Happy developing.

  • AnthHalliday

    Re: When you accidentally leave Caps lock on, it really matters

    Very comprehensive. I wasn’t too sure if the article was serious or not…

    The part i found amusing was that if someone is incapable of determining caps lock is enabled and continuing to type regardless, should they really be let outside. I MEAN COME ON WHO FORGETS THAT THEY ARE TYPING IN CAPS- my bad, I forgot to turn it off there ;).

    With regards to VB vs C#, as a C# developer with a background in VB I believe both languages have there merits and are not that dissimilar.

  • njsokalski

    Same functionality, different syntax
    Both C# and VB.NET have the same functionality as long as you know how to use it. They even compile to the same runtime. The only real difference is the syntax, which may in some cases may also mean a tool is better or worse for some scenarios (but that is the fault of the tool, not the language). So which one is better? Whichever one you are more comfortable, experienced in, and have the most useful background in. It is no different than asking what is better for anything else (if they both have the same capabilities), the best choice is the one that you will be best at using. It is important, however, to have at least enough knowledge in both that you can, when necessary, recognize basic structures (such as if, switch, methods, etc.) so that you can get at least some use out of examples that are only available in one language. I am a VB.NET developer, but I have nothing against C# or C# developers; if you try to force people to use a language they know very little about, you will do nothing but slow down development and cause more bugs in other people’s code.

  • Brain2000

    You missed some other VB.NET features that C# does not have
    VB.NET supports the XML document natively, where C# does not.

    You also missed the fact that VB.NET can use optional byref variables, where C# cannot.

    Also, a minor correction to the article above. The equivalent to && and || is actually "AndAlso" and "OrElse", not "And" and "Or". The difference is "And" and Or will evaluate both sides, where "AndAlso" and "OrElse" will stop if the first side if the second side’s outcome won’t change the result. These are also called short-circuit operands.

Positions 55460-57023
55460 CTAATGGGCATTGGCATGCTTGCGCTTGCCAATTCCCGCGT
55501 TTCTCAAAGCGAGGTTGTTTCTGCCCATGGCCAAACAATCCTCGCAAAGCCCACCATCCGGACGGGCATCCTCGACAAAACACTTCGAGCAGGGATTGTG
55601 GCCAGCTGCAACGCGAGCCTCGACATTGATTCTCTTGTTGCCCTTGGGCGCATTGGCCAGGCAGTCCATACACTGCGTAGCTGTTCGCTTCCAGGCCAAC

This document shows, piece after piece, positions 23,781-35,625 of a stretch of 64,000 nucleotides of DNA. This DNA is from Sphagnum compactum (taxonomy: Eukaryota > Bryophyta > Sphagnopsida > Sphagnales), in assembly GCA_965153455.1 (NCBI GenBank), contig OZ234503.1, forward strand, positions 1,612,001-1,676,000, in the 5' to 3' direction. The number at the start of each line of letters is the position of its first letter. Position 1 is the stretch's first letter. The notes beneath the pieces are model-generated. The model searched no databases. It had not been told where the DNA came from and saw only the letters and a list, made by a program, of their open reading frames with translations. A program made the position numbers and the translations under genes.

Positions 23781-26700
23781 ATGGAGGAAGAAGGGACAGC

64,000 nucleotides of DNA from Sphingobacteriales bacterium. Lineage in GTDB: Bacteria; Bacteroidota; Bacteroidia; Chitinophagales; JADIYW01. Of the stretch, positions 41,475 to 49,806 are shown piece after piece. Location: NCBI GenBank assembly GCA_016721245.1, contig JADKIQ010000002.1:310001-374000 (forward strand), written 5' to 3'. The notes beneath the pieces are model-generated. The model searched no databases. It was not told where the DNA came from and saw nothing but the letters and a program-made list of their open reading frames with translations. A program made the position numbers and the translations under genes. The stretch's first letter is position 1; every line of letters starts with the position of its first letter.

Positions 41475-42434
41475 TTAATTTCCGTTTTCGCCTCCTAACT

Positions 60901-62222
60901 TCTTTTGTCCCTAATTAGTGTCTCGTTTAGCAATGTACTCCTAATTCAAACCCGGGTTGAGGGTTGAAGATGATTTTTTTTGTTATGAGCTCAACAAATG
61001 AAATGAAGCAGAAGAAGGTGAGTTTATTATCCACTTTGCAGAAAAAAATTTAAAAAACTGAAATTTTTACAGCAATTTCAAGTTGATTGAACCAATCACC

VB.NET used to be terrible, but since VS2013, I prefer it over C#. Yes, I’m surprised to hear myself say that.

  • Bart76

    Re: You missed some other VB.NET features that C# does not have

    C# offers two alternatives for VB.NET’s ByRef keyword: out paremeters and ref parameters. Differences between them are subtle but important. Of course, they are documented on MSDN, in case you are interested (…)

    Since version 2010, C# also supports optional parameters and named parameters. I personally do not consider the use of optional parameters a "good programming practice", but it can sometimes be useful when applied properly and consequently. Named parameters can be useful for improving readability of the code in some cases, but that applies to both C# and VB.NET.

    C# also offers boolean operators that evaluate both sides: & and | (in comparison to && and || which are the short-circuit variants). And yes, we can continue to discuss the difference between bitwise and logical operators, but in the end we will conclude that it does not make any difference for their behaviour. Everything you can do with the operators Or and And in VB.NET, you can do with the operators & and | in C#. And everything you can do with the operators OrElse and AndAlso in VB.NET, you can do with the operators && and || in C#. And vice versa.

    I prefer C# over VB. But as I said in an earlier post, it’s a matter of taste. There are no real advantages or disadvantages between the languages. They both have their own curiosities (like all languages have). IMHO, C# is a "cleaner" language, built from the beginning to support all the features of the .NET Framework technology, where VB.NET built upon the earlier VB 6 syntax to make the new .NET technology attractive for legacy VB developers.